"I believe that they are placing all their bets on January 1 – the day from which almost everyone will obtain more money. Next year's budget, as we know, sets aside more funds for benefits, thus there is hope that receiving more money, people will think that this government is not all talk and is actually acting. Another question is whether the government will be able to appropriate the successes and communicate them," the public relations expert observes.

"In terms of symbolic matters, I would like to highlight a negative dynamic for the "Farmers" – if in the first half of term, it was Karbauskis, who bled the most and the PM comfortably sat in the shelter of Gediminas Avenue 11, now it is the prime minister, who is bleeding. He is increasingly often in the epicentre of criticism and usually for his own stupid communications mistakes, failure to rein in his mouth. In regard to coming elections, if the prime minister bleeds so much he can't even enter the presidential elections or enters and loses them to a right wing candidate, it would be a crushing blow," V. Bruveris adds.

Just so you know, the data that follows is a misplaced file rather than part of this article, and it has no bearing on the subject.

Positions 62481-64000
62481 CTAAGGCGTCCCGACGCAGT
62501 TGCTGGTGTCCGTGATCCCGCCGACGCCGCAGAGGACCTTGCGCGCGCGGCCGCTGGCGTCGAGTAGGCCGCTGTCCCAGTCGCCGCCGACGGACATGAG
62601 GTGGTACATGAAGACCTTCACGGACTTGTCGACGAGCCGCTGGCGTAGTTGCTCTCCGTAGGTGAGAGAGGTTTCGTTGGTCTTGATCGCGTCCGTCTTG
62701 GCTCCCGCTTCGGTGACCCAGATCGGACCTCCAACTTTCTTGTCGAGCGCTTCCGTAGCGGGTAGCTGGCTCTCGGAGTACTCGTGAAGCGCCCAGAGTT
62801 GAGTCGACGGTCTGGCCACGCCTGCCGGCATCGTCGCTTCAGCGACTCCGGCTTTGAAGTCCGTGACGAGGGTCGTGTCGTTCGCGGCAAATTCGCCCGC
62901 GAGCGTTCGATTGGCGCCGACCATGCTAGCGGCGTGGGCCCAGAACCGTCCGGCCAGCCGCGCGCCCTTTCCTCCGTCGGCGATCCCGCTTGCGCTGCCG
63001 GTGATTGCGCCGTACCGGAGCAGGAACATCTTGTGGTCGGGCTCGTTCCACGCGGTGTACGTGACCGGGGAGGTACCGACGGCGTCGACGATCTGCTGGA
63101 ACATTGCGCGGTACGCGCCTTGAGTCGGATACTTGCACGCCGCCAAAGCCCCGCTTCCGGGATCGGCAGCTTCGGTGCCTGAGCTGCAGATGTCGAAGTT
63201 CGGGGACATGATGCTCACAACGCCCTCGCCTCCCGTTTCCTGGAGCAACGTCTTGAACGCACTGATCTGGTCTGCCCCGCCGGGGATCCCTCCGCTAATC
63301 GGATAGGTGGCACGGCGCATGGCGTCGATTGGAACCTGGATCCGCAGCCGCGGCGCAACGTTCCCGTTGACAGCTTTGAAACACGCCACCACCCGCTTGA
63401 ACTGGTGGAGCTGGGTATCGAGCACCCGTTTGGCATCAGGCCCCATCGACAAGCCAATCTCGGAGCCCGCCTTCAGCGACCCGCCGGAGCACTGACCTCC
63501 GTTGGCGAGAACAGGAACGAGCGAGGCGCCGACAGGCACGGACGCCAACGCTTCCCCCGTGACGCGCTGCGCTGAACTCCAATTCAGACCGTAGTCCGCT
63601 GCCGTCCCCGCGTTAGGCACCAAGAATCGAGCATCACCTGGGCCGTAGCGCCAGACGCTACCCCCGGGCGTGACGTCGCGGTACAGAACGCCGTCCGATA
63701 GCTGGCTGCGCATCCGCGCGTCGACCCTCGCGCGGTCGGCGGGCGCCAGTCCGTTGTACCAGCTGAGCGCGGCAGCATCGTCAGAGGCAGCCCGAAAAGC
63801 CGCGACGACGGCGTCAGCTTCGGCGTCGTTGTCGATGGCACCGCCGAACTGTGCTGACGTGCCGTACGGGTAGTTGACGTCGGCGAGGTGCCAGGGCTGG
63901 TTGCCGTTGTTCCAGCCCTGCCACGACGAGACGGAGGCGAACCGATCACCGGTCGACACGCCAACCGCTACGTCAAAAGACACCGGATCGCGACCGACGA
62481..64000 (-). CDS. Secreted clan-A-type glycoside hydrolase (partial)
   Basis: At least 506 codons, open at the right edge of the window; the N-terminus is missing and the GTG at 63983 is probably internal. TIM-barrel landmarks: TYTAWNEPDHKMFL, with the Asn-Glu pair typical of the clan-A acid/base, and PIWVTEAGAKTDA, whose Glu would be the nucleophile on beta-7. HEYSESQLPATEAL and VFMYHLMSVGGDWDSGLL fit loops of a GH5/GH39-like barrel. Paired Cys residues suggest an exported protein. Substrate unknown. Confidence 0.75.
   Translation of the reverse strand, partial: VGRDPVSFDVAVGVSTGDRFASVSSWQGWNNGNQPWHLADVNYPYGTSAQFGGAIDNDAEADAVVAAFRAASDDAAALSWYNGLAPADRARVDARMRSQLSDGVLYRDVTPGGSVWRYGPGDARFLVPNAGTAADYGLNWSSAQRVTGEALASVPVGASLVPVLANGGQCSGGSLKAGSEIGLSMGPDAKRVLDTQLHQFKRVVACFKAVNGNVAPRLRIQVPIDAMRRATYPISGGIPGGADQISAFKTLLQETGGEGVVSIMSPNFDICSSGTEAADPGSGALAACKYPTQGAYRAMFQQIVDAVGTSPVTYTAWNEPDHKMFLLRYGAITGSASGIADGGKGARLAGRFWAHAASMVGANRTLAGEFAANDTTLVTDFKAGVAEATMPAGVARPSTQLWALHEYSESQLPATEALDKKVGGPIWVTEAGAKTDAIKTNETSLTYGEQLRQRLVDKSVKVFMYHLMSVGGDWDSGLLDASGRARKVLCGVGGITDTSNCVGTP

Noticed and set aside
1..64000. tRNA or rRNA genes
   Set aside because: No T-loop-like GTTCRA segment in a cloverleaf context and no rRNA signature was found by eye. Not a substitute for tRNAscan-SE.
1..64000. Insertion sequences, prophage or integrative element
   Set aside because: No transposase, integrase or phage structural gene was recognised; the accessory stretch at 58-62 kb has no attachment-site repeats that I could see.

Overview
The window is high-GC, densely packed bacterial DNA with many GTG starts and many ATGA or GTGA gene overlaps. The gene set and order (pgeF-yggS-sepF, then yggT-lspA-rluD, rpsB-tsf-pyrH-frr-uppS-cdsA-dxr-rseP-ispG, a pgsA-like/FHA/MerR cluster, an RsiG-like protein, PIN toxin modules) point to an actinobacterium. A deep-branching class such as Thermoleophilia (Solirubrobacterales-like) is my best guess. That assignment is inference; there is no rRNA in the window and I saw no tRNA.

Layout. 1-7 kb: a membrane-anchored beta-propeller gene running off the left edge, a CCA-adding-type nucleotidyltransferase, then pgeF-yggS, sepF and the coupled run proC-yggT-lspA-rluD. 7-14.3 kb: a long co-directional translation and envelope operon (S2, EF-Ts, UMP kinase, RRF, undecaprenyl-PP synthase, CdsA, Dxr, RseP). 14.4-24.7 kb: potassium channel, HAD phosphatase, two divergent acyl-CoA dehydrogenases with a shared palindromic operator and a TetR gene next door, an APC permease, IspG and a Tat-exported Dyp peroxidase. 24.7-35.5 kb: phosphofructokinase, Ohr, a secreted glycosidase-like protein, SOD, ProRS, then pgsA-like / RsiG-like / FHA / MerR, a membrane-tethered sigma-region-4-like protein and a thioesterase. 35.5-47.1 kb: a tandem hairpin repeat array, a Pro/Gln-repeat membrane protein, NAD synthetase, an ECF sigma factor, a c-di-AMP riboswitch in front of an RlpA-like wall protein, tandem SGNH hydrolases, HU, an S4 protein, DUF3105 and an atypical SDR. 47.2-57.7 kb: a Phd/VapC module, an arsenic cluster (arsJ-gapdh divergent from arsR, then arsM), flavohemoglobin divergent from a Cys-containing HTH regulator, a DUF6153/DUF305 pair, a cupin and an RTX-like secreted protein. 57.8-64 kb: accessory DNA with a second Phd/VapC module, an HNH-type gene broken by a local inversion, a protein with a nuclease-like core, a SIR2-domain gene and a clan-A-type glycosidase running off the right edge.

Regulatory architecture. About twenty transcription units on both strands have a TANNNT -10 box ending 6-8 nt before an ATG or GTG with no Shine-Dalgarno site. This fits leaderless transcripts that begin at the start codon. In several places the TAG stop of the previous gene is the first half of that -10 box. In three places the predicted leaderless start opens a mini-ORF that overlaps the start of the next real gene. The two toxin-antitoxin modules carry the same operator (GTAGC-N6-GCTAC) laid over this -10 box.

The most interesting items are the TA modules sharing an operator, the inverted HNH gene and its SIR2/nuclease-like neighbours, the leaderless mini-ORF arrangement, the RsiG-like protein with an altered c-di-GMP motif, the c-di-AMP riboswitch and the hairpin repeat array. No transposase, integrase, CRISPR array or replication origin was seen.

When asked if Saulius Skvernelis could at all run for president and win, K. Girnius responds, "I think it unlikely. I believe he is wisely not running for president for now. He wants to see his latest ratings. I believe that they could drop significantly. If he sees that for several months his ratings have been plummeting, he will not run for president. Why run, lose and make a fool of yourself? I believe that if matters continue as they are, perhaps Skvernelis will decide not to do it - let Karbauskis go himself."

K. Girnius notes that even if the prime minister did choose to run for president, he believes that likely the final duel will be between Gitanas Nausėda and Ingrida Šimonytė. To this, V. Bruveris asks, who the "Farmers" could turn to for the presidential elections, if S. Skvernelis' ratings continue bleeding. Karbauskis? Pranckietis? Bakas, Širinskienė or Juozaitis? "All of these would very much be from the substitutes bench," the analyst concludes.

Regarding S. Skvernelis ratings declining, M. Katkus notes that such talks about Skvernelis' political death or ratings decline are exaggerated, with the ratings not suggesting it so far. What they do show is that S. Skvernelis has never been the first name to come up from the very first discussions of who is seen as a potential new president, while at the same time his ratings, in principle, have remained high. "What does this say? It says that the people are telling Skvernelis that he is the prime minister and should continue being one. We all remember Brazauskas, who complained in the last two years of his term that the president can't do anything in Lithuania," the public relations expert states.

When asked if S. Skvernelis will run, considering current trends, K. Girnius concludes that that believes that will not be the case.